TYPE D: The most populated category is the work-a-day writer who writes a first draft for personal satisfaction, then stores that in the proverbial bottom drawer and hammers out a sellable version of the story through the process known as drafting, or rewriting.
All of Type D's rewriting efforts that we will discuss today are done long before an agent or editor ever sees the manuscript. Much of the re-drafting is done before Beta Readers see any of it (or hear of it). Then Beta Reader input is digested and incorporated, producing more drafts. Finally, after submission and acceptance, comes more drafting to hammer the work into shape for the specific publisher's existing market.
Here is a series of posts detailing exactly what an editor's job is from the point of view of a writer trying to appear professional.
Part VII contains links to previous parts.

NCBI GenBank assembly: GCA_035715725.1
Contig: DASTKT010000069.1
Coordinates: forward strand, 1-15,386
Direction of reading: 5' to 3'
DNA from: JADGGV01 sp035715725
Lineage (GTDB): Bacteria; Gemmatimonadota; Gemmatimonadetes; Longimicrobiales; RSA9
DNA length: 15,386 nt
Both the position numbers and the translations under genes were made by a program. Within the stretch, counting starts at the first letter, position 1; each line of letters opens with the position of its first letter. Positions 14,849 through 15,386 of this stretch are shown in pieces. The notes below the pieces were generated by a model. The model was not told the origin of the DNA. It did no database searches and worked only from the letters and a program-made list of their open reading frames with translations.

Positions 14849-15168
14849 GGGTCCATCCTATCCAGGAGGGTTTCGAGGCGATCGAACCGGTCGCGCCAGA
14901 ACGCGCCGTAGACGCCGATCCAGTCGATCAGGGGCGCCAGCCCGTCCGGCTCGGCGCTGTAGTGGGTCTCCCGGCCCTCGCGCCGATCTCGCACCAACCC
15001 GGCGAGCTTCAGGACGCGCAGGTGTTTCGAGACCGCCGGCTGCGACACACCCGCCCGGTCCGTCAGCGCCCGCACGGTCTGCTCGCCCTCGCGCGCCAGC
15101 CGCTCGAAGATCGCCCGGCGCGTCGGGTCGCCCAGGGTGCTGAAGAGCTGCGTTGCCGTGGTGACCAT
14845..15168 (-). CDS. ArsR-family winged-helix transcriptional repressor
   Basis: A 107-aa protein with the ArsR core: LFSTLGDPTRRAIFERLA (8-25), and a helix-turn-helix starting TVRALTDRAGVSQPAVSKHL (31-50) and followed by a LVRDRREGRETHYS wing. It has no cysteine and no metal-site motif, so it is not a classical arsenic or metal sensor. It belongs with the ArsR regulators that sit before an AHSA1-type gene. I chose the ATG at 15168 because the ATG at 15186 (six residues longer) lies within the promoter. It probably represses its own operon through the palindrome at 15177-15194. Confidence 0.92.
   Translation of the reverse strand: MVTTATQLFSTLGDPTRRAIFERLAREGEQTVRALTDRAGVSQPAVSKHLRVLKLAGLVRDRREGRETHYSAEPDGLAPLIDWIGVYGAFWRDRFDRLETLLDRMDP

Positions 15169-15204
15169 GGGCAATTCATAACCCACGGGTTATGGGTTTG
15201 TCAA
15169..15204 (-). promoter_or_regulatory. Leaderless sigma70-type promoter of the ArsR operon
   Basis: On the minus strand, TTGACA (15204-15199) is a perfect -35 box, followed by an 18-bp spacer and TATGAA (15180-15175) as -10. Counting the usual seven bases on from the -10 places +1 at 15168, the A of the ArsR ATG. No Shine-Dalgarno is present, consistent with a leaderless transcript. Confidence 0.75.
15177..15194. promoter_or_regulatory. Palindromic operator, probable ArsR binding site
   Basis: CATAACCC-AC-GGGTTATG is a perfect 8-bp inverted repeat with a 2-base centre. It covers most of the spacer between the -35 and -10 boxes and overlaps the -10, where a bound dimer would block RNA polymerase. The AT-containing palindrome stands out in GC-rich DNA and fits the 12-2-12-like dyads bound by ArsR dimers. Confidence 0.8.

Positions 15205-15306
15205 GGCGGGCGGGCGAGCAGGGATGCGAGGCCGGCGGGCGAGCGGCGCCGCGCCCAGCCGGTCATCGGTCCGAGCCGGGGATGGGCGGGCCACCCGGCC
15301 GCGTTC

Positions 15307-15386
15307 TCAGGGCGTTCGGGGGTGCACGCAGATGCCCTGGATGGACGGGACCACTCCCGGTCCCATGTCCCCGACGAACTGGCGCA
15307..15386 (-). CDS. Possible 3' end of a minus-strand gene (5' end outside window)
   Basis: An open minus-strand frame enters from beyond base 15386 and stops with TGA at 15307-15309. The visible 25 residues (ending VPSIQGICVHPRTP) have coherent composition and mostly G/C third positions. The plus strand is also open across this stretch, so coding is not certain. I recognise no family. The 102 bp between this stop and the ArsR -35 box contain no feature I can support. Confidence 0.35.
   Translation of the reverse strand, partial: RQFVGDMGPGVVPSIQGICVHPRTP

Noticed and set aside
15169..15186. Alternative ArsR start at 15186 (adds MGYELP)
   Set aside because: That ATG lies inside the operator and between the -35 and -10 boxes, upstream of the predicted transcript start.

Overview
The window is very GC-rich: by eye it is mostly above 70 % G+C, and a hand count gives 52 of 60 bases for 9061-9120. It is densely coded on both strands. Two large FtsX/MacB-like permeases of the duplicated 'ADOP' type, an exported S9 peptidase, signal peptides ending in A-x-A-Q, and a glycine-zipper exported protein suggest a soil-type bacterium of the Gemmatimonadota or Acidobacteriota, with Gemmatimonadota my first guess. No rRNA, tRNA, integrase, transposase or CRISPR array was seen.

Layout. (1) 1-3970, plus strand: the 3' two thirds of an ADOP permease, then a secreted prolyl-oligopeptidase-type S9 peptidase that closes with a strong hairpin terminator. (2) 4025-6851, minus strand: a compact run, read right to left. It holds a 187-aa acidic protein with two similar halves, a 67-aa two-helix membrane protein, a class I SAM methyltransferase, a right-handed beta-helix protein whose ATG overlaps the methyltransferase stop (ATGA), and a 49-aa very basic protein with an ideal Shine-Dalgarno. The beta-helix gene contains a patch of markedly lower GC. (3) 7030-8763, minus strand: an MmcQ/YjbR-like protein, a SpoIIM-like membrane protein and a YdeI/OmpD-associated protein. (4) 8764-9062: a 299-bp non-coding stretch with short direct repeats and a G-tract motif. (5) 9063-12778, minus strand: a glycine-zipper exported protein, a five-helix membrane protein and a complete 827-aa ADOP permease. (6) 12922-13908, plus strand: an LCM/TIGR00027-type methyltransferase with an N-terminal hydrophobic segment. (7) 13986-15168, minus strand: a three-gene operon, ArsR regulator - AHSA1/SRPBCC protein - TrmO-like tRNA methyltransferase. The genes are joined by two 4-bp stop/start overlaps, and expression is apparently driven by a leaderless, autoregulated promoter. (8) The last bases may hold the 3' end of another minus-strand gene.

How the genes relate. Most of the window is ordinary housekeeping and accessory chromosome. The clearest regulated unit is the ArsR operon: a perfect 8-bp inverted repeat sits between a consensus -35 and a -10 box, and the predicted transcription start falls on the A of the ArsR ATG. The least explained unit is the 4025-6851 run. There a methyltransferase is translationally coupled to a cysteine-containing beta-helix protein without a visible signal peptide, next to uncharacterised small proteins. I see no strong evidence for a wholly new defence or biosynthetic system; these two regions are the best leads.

So what has the type of writer you are got to do with What Makes Evil Seductive?
Well, types A, B, and C either already know or don't want to know.
It's Type D writers who have to learn, know, observe, dissect, analyze, and understand such abstract ideas that compose the core material of a theme.
When writing for yourself, for personal satisfaction, to craft a story about an interesting person, you don't have to SHOW DON'T TELL, illustrate or dramatize the utterly abstract notion of Good or Evil, or even the conflict between them.
You don't need a theory of Good and Evil - what they are, where they came from, which side your protagonist is on, which side wins, - or any conscious statement of these abstract, underlying principles of Creation.